When 6-year-old Soren Walck of Kutztown, PA, wants to see what makes an old phone work, he runs for the tinkering kit he got for his birthday from his mom, Kathleen, a former art teacher. Far from turning him into a destroyer, the shiny red toolbox — tricked out with pliers, screwdrivers, a hammer, a hand drill with interchangeable bits, and other small tools — has rendered Soren a budding MacGyver. He’s used a plastic yogurt cup to create a backyard bird catcher and designed a hamster run for the family pet from cardboard and plastic mesh. Not every project works out of course, but the power, says his mom, is in the creating: “Having the freedom and space to take things that he sees in his environment and turn them into something that he sees in his imagination gives him self-confidence and independence.”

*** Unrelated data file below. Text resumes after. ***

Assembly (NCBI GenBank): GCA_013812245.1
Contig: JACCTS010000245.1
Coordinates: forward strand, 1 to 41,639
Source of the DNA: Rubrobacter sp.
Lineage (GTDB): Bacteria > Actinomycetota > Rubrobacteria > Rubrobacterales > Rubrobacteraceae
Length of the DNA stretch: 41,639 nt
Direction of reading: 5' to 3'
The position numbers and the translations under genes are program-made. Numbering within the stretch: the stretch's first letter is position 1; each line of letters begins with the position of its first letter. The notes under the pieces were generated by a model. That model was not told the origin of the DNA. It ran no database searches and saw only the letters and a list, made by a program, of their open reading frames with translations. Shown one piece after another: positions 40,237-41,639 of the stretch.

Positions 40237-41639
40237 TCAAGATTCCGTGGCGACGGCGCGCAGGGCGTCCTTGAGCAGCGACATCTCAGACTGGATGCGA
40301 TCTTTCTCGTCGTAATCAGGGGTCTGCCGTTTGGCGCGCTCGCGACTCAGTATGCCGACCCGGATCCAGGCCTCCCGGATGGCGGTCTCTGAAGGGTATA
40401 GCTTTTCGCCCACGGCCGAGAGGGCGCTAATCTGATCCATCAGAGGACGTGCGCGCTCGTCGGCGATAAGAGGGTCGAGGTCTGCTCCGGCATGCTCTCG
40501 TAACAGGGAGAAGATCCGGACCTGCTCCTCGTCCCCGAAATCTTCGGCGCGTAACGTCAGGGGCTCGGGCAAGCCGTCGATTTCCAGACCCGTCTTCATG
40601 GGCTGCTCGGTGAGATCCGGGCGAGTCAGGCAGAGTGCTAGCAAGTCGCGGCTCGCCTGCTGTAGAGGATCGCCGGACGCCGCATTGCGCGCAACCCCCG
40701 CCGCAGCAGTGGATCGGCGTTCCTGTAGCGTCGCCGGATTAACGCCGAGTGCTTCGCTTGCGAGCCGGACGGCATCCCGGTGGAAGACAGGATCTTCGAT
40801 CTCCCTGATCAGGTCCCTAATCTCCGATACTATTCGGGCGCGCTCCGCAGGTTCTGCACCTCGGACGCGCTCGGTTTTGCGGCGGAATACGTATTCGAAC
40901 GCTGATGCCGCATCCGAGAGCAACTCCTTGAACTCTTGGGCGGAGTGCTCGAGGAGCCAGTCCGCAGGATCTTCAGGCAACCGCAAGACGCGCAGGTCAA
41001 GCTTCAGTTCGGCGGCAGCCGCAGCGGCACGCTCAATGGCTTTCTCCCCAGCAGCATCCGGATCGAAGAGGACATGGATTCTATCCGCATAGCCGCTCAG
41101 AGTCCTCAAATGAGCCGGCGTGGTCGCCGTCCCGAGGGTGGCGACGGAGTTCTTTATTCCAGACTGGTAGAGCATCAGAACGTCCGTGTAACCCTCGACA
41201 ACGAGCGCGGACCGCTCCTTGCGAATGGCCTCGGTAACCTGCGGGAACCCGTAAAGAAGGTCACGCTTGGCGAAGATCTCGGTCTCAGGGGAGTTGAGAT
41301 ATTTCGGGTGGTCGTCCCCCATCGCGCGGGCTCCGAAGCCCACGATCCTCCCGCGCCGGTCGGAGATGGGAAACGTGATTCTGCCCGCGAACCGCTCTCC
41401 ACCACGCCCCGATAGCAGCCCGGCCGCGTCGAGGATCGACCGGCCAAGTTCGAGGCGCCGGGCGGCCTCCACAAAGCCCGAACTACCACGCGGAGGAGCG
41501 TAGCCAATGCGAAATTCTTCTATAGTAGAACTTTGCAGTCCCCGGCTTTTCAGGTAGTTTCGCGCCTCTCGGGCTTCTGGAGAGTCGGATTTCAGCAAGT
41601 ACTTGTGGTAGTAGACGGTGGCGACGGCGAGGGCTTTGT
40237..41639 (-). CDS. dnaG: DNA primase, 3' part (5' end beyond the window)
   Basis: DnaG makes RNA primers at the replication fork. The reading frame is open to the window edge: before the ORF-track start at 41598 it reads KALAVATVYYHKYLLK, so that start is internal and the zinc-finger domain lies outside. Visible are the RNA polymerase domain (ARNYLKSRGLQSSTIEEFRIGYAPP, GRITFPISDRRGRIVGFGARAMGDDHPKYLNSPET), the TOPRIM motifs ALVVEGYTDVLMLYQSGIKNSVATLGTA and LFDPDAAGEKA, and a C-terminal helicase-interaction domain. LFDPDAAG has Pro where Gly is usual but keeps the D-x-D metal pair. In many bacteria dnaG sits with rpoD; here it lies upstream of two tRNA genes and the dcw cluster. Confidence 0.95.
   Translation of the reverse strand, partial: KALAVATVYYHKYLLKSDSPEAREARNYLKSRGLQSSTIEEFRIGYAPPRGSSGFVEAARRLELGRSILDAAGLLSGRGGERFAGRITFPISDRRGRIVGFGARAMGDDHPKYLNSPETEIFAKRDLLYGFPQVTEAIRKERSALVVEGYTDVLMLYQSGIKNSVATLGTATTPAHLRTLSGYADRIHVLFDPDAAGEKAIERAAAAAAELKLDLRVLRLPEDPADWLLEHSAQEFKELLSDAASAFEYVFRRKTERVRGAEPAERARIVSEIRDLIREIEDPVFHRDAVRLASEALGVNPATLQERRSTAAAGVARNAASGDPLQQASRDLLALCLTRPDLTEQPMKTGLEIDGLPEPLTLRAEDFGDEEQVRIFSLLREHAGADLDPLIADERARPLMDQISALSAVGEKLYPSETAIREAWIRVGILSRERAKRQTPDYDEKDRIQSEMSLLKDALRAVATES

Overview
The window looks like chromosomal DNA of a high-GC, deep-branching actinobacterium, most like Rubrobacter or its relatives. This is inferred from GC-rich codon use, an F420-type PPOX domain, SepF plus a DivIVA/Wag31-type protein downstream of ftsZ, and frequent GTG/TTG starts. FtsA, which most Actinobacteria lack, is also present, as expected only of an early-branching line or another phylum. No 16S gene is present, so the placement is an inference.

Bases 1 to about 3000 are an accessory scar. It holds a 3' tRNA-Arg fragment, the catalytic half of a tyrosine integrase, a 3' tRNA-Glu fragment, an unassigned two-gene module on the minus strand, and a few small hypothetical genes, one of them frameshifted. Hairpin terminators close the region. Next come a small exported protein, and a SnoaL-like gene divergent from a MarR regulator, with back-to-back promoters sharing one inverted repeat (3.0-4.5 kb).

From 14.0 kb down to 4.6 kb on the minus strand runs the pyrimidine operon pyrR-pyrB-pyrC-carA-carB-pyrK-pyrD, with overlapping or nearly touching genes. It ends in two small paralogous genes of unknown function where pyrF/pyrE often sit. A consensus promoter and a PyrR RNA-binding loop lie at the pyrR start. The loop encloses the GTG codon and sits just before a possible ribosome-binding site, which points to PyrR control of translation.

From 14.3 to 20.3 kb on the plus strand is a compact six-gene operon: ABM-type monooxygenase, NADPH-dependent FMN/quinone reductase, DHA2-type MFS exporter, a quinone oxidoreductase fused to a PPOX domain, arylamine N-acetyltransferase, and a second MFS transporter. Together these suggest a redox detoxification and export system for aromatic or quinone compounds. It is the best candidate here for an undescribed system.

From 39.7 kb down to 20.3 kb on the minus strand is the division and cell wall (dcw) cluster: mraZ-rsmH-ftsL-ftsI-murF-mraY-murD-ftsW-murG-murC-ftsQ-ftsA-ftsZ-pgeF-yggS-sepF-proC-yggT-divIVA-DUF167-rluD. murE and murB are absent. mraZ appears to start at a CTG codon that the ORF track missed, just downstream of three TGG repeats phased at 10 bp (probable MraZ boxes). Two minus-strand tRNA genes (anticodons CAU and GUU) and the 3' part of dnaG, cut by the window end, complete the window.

Channeling that spark of creative problem-solving and invention is at the heart of what Karen Wilkinson, the director of the Tinkering Studio at San Francisco’s Exploratorium science museum, describes as “thinking with your hands.” Tinkering, a mix of exploring and experimenting, is “all about building tangible things through engineering, math, and art,” adds Wilkinson, whether kids are designing homemade machines, creating art from recyclables, or just puttering around.
Tinkering’s value is most evident when kids follow their curiosity to construct something new. “Having kids see their work and watch their skills grow over time boosts confidence and competence,” Wilkinson says. Other benefits include: heightened creativity, longer attention spans, stronger problem-solving skills, and an increased ability to persist through frustration.
Sound good? Then get your family started with these tips and fun projects.